Geographic Information Systems, or GIS for short, is a tool of exploration that helps us explore geographic or spatial patterns. At a minimum, it aids us in describing these patterns, but GIS can go beyond simply description to help us investigate and understand why these patterns exist, the impacts these patterns have on our life and land, and to discover potential future geographic patterns.
Types of geographic questions that can be answered using GIS include – What is at this location? Where is a certain discrete object or type of object or environmental characteristic present? What has changed since…? What spatial patterns exist? What if…? These questions examine relationships among various geographic phenomena, and you use GIS to explore and help you answer these questions.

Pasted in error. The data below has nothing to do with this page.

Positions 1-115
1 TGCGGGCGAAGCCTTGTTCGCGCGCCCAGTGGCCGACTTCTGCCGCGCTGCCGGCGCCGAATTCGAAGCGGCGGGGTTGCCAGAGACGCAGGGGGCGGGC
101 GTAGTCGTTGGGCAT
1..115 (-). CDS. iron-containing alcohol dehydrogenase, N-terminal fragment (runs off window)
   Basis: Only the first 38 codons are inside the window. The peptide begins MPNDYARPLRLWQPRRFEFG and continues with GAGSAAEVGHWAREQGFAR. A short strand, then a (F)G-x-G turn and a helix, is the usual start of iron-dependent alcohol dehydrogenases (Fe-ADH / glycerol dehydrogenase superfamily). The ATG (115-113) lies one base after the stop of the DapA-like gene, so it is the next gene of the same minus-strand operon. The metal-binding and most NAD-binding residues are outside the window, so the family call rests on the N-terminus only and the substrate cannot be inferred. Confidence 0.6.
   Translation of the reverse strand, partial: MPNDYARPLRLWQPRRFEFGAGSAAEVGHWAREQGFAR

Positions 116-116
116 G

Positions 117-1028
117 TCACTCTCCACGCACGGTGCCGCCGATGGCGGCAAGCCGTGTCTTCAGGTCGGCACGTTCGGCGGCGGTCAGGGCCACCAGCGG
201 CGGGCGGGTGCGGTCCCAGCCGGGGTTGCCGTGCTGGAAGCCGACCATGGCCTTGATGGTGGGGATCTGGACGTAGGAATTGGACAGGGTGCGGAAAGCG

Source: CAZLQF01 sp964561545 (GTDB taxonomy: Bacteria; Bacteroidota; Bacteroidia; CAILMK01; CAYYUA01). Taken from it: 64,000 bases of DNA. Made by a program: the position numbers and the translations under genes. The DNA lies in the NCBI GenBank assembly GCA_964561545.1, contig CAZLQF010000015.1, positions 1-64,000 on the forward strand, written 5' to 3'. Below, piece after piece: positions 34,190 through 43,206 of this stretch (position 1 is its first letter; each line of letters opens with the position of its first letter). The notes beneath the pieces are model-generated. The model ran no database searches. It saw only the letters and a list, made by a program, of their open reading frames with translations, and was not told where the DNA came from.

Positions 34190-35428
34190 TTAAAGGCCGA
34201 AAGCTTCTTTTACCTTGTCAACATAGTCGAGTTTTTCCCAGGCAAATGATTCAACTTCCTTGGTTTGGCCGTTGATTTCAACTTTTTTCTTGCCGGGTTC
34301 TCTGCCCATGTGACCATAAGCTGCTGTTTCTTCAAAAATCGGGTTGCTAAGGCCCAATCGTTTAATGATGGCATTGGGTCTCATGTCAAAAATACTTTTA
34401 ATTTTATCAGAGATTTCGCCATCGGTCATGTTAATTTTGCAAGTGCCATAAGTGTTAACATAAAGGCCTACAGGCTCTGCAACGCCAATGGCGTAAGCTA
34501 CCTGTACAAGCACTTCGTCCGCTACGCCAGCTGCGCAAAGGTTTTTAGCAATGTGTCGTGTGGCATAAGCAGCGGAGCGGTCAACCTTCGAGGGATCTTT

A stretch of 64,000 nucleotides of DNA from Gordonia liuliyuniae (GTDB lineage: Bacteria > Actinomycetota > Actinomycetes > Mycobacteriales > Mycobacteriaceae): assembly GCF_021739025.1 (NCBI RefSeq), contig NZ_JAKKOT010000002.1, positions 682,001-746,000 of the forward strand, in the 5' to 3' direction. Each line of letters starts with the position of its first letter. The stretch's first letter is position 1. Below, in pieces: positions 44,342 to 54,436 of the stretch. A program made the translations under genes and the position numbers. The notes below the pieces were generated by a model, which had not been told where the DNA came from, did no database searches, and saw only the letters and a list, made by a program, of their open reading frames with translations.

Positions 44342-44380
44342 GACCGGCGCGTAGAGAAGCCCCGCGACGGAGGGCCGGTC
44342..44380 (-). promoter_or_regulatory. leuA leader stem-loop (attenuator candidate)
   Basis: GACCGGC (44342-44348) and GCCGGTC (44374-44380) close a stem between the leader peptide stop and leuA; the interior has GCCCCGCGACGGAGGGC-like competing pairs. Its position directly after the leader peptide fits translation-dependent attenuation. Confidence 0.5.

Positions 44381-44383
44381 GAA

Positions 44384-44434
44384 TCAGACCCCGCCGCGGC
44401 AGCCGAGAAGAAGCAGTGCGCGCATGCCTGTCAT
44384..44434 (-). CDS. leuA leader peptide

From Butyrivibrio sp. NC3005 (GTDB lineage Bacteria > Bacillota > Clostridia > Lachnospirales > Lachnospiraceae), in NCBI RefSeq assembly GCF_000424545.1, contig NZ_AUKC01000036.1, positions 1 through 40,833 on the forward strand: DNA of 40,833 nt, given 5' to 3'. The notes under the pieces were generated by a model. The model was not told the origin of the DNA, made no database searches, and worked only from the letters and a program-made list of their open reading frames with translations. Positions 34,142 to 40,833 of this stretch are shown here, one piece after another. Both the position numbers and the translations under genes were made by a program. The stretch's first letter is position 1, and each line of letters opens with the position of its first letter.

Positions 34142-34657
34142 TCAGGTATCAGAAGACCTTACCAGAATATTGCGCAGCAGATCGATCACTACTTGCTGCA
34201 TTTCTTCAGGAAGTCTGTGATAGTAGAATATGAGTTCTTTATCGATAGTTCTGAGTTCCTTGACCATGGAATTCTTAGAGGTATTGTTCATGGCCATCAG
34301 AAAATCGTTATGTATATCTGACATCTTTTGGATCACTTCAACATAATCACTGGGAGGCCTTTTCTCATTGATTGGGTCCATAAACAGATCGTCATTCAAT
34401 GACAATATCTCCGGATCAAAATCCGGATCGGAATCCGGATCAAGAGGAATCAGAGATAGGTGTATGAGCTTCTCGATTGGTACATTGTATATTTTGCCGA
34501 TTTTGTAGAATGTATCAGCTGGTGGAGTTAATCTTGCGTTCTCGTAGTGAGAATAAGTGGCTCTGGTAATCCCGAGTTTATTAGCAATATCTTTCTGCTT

There are two parts to a GIS: a map (or spatial) component and an attribute (or database) component. By making this link between the map and the stored attributes, GIS becomes a powerful tool for analyzing geographic data and using the results of analysis to help with planning decisions.
This information was obtained from the e-textbook GIS Commons (http://giscommons.org/), whose contents are licensed under a Creative Commons Attribution-Share Alike 3.0 Unported License.